Tony Caligiuri was ready for it to fall apart.
Instead, the pandemic gave conservation in Colorado a boost. Soaring land values, spiking prices for water, legislation boosting incentives for landowners who protect their land and growing pressure to develop open land has fueled a record year for conservation easements in Colorado.
“We were bracing ourselves for the whole business to collapse, but it’s done the exact opposite,” said Caligiuri, the head of Colorado Open Lands, which has protected 637,000 acres in 668 easements since 1981.
The past year has been the busiest ever for the nonprofit Colorado Open Lands. And the coming year looks even busier.
“The incentives have never been better and we have never seen this much demand in 40 years,” said Caligiuri, whose group has merged with five other land trusts in the past five years. “It’s just been exponential growth. We have a waiting list of 100 projects. Demand is growing faster than we can keep up.”
Only a few years ago, Colorado Open Lands was handling about six easements a year. Now they are doing 25 deals with landowners who are earning more to forever protect their land from development.
Last year, Colorado Open Lands launched a campaign to raise $3 million to support landowners pursuing easements. The trust has recently hired five new employees for both conservation work and stewarding land that is set aside for conservation.
“This place needs to stay in agriculture.”
Bob Warner’s parents started farming and ranching near Fort Lupton more than a century ago. He was born on the farm 85 years ago. The Colorado State University graduate and Air Force pilot who flew for Continental Airlines for 38 years grows hay, alfalfa and corn on about 1,500 acres. He raises cattle there, too. From his home he can see the farmhouse where he was born and the one-room schoolhouse where he learned to read and write.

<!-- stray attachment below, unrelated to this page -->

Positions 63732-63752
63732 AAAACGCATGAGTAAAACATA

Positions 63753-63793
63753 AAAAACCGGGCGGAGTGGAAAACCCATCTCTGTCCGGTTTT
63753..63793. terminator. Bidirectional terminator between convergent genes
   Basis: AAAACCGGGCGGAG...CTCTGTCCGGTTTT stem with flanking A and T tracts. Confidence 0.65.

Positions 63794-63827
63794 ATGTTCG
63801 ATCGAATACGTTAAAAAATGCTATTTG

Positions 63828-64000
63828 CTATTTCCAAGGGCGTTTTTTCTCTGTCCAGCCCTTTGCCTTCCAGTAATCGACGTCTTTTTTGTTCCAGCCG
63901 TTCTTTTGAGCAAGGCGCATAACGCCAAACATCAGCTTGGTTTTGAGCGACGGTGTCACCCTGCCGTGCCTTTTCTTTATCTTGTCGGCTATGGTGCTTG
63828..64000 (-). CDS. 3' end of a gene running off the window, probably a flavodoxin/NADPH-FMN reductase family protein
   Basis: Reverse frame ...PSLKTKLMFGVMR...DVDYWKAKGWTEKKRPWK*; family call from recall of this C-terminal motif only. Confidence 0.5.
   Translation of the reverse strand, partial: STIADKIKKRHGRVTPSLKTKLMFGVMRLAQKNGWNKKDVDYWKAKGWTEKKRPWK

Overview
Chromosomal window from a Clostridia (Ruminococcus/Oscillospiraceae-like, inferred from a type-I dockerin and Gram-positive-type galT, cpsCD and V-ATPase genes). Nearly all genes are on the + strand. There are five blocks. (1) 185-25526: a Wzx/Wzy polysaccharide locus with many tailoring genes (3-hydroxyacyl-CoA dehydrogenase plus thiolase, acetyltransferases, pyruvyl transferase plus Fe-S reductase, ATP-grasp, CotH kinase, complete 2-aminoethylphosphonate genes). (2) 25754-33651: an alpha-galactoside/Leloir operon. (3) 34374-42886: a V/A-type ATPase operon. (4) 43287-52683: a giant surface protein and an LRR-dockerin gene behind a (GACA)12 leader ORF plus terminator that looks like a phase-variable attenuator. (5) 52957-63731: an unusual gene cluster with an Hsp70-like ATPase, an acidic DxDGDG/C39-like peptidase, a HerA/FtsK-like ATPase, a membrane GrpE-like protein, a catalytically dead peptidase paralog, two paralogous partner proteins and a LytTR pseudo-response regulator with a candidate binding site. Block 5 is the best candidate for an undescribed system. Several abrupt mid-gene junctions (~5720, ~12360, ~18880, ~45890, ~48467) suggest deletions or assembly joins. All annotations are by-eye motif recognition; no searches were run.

Now he’s locking up his land in a conservation easement that will keep his family’s fields forever filled with cattle, grasses and corn. He spent 46 years serving on boards for three conservation districts that overlap his property, including the Platte Valley Conservation District, the West Adams Conservation District and the Southeast Weld Conservation District.
“I’ve spent a lot of years working to keep land in conservation and in agriculture in perpetuity,” he said. “I guess now it’s my turn.”
Warner, who is working with both the Natural Resources Conservation Service and Colorado Open Lands to protect his family’s property from development, said he’s practiced conservation on his land “for all my life.”
He’s planted thousands of trees to protect his fields from wind. His father, J.C. Warner, participated in the federal government’s Soil Bank Program in the 1950s and 1960s, which saw farmers fallow acreage in exchange for rental payments from the government as a way to protect soil and better control the flow of crops to market.
“This place needs to stay in agriculture,” said Warner, who sees grazing as a way to help land managers better control grasses on open plains. “We can’t have these places developed. We can’t turn everything into homes. We need land to remain as farms and ranches as a way to manage our land.”
Last year Colorado lawmakers passed House Bill 1233, which removes bureaucratic barriers in the conservation easement process and increases the tax credit a landowner can claim when they place their land in an easement. The law allows landowners to obtain tax credits up to 90% of value of the conservation easement on their property, up from 50%.
That value is based on the development potential of a property, so landowners can get a big tax break.
“This makes the playing field much more level in terms of producers and farmers thinking about selling their property but not selling to a developer,” said Carmen Farmer, a project manager with Colorado Open Lands. “They can get close to the whole value of their property and remain on their property and keep it protected.”